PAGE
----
International Relations chair should go to Hyde

By Paul M. Weyrich
web posted December 11, 2000

There is a third race for a Chairmanship in the House of Representatives which has great importance for the nation. As is the case with the other two contests (Ways and Means and Armed Services) the outcome will be important as to how George W. Bush will conduct his presidency (should this election eventually prove as such.)

Term limits have forced Rep. Ben Gilman of New York to step down as Chairman of the International Relations Committee. In his three terms as Chairman, Gilman has been largely non-controversial. Rep. Jim Leach of Iowa, who has been Chairman of the Banking Committee, has also been term limited. He is interested in International Relations and has the seniority to fight for it. But his views are so out of sync with the majority of House Republicans that he is unlikely to get the position. A much greater threat is Nebraska Congressman Doug Bereuter.

Bereuter embraces the New World Order but disguises his embrace in such a way that he is able to sell it to many of his colleagues. Reportedly they were enthralled with his presentation before the Steering Committee, which has been holding hearings this past week, even though the vote for committee chairmen will not take place until January.

Henry HydeThe candidate who has stepped forward to rescue the nation from this potential debacle is none other than Henry Hyde, who has just stepped down after three terms as Chairman of the Judiciary Committee. Hyde had been intending to retire following his historic role in the impeachment of President Clinton. But leftists threatened to drive him from office so he wasn't about to let them do that. He ran and won by his usual impressive margin and intended to be a backbencher for his final term. But then senior Members, including some in leadership, fearful for the country, approached him and pleaded with him to allow them to put his name in the hopper for International Relations. He reluctantly agreed.

But now it is up to him to sell himself and his vision for the future of the Committee to the Speaker and the Steering Committee. That wasn't part of the bargain when he got back into the mix.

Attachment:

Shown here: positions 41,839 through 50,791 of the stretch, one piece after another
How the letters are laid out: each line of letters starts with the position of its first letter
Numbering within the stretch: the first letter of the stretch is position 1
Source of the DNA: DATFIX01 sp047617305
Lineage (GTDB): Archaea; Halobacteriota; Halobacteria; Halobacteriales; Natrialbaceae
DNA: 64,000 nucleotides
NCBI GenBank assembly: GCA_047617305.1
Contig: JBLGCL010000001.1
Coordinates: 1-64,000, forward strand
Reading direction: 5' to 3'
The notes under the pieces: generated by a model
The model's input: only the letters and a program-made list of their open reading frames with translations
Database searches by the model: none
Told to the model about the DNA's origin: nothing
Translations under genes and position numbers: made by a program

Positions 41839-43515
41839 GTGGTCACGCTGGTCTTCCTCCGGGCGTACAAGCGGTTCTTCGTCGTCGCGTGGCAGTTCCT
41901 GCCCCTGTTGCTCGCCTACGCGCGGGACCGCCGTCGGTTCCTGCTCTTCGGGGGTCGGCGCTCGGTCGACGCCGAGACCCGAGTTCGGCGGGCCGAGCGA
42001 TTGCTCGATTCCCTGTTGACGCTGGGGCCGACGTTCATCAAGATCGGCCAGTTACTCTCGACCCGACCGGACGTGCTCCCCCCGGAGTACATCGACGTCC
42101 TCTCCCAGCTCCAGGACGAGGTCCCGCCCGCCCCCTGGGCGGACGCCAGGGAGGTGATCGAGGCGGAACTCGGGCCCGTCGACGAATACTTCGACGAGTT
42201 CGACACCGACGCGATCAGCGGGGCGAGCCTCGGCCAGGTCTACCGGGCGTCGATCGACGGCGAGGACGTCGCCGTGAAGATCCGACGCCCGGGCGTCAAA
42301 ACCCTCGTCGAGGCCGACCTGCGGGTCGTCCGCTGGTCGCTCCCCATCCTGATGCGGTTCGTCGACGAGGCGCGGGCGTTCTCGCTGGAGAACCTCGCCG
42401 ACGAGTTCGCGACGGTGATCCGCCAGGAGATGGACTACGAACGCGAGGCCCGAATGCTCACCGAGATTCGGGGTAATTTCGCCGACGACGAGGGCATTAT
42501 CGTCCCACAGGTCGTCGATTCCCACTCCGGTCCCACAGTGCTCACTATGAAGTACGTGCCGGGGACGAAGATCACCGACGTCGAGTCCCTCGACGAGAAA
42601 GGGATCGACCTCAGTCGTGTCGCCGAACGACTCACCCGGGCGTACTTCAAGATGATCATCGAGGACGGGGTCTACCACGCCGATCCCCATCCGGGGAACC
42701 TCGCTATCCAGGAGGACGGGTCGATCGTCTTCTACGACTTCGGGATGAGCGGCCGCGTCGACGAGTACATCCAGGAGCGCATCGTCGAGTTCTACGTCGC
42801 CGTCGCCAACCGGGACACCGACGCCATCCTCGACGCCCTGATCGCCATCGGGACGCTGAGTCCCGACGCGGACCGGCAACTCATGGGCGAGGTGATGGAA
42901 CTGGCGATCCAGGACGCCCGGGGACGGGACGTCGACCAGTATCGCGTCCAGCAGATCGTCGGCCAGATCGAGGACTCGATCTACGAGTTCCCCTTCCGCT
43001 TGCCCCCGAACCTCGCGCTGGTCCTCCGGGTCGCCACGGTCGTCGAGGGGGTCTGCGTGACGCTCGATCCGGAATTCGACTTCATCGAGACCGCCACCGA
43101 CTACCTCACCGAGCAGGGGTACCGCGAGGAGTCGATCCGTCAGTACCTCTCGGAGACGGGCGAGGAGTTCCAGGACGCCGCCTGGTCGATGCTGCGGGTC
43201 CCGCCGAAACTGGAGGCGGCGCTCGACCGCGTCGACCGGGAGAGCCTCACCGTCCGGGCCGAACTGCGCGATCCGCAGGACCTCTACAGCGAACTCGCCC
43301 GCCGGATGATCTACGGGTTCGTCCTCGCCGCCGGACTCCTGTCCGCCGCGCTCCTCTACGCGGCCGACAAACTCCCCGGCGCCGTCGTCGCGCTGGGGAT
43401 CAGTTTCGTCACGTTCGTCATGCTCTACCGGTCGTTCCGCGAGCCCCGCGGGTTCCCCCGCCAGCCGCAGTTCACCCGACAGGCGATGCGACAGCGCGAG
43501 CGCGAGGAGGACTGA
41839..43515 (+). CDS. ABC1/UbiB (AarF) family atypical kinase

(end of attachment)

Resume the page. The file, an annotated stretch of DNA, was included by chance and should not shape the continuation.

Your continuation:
Still and all, this is the Member who rallied the Congress in support of the Contras when others were fearful of doing so. This is the Member who speaks with such moral authority as he has done with the partial birth abortion issue that he has managed to get two-thirds of the House behind him again and again, despite President Clinton's active opposition and despite the fact that Republicans only narrowly control that body.

Henry Hyde, when it came to the things that really mattered, was there for the country. He would be there again to rally the nation when the chips are down. If the leadership is thinking right about this decision then it will twist whatever arms are necessary to make Henry Hyde Chairman of International Relations. If President, what George W. Bush may lack in foreign policy experience, Henry Hyde can help fill in the blanks. What Jesse Helms may not be able to pursue because of diminished physical capacity, Hyde will be able to take up. Hyde has lost nothing of his golden-tongued ability to present things in ways that ordinary Americans can comprehend.

The Republicans have the chance to choose between the New World Order in Bereuter and the traditional American order in Hyde. They will be judged accordingly.

Paul Weyrich is president of the Free Congress Foundation.

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